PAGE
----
from anand's article

    The 533MHz FSB 2MB L3 Prestonia based Xeon manages to help Intel tremendously in keeping competitive with the Opteron. In fact, under heavy enough workloads there is virtually no performance difference between a 3.2GHz Xeon and a 2.2GHz Opteron (x48). It isn't until you move to 4-way configurations that AMD's platform architecture begins to flex its muscle. That being said, Intel has done an incredible job of keeping up performance wise in 2-way configurations; we have a much better showing here than we did in the web server test.

    Interestingly enough, while the new Gallatin Xeon MPs have a massive 4MB L3 cache, most of that cache will end up being used to keep traffic off of the bandwidth starved 400MHz FSB. The performance gap between the Opteron 848 and the Xeon MP is amplified significantly once you move to a 4-way setup; the Xeon's shared bus just can't cut it anymore, not at 400MHz. AMD's point-to-point Hyper Transport implementation helps extend their performance advantage significantly. An 8-way Opteron vs. Xeon comparison would not be pretty.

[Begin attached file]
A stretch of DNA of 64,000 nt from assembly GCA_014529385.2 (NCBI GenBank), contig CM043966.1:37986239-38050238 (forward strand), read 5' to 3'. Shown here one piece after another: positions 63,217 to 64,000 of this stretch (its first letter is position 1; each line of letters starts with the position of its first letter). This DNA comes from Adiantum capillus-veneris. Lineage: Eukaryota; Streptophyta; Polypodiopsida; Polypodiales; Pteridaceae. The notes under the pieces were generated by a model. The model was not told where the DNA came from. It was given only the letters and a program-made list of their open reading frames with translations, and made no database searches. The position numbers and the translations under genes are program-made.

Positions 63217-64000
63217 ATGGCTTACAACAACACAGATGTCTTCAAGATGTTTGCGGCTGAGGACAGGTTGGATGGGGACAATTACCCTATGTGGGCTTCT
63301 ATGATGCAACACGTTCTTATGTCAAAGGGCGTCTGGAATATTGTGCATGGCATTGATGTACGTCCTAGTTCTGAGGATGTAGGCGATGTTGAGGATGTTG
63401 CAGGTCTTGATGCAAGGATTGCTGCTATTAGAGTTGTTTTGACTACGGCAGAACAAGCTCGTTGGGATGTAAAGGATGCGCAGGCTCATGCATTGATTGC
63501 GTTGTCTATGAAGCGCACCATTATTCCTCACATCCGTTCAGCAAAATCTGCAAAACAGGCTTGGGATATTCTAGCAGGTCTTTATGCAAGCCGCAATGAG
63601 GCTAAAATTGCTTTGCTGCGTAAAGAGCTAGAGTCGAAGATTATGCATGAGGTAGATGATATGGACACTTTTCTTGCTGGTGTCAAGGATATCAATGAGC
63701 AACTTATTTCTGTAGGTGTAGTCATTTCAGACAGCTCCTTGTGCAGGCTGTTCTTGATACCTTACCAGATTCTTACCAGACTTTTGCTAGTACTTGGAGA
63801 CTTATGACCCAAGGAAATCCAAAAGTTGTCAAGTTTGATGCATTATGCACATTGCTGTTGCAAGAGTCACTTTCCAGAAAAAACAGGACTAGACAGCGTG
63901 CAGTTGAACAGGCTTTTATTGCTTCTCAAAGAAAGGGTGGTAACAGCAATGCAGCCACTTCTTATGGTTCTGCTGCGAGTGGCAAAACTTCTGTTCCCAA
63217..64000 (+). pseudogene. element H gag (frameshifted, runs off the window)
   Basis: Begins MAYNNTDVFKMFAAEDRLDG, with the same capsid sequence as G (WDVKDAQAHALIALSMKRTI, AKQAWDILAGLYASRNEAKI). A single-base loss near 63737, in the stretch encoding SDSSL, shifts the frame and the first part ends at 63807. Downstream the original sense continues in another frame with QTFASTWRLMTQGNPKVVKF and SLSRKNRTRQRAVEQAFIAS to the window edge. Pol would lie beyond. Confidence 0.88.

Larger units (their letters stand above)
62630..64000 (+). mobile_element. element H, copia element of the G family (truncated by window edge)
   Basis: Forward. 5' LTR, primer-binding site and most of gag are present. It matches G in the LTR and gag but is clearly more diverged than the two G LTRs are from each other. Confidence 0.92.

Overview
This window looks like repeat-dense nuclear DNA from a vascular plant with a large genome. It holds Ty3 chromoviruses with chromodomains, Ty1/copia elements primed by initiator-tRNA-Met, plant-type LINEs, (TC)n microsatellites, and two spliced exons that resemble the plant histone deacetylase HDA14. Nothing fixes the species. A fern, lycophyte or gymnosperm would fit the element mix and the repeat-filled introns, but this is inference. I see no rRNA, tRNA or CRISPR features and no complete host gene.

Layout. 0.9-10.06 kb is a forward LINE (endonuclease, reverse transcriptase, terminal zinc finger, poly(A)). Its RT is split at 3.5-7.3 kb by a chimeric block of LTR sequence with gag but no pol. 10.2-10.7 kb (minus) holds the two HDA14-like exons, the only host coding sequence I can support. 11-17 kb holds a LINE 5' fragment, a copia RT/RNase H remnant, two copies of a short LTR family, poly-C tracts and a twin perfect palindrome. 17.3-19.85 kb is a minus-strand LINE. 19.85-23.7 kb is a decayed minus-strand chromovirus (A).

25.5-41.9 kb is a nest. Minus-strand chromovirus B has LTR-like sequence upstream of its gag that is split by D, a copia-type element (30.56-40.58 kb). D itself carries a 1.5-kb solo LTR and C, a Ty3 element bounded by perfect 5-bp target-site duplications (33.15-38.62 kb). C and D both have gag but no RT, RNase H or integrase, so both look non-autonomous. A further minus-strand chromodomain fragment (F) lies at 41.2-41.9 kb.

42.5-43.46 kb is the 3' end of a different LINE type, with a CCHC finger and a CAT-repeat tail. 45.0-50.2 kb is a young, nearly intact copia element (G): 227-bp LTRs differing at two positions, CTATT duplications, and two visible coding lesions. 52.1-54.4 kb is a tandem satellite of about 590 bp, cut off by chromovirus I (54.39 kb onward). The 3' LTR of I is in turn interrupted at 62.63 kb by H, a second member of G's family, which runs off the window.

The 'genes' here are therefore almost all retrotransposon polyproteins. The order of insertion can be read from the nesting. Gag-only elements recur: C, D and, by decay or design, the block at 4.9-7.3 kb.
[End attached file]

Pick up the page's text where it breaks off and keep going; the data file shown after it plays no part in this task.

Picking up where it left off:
The comparison we've made here is a very important one; it identifies Intel's strengths and their weaknesses with Xeon, and it crowns Opteron a clear multiprocessor winner. An area that we didn't touch on is cost, which is where AMD truly shines. The Opteron 848 processors we tested are around 1/2 the price of Intel's 2MB L3 Xeon MPs and we have not seen retail data on how expensive the 4MB parts will be.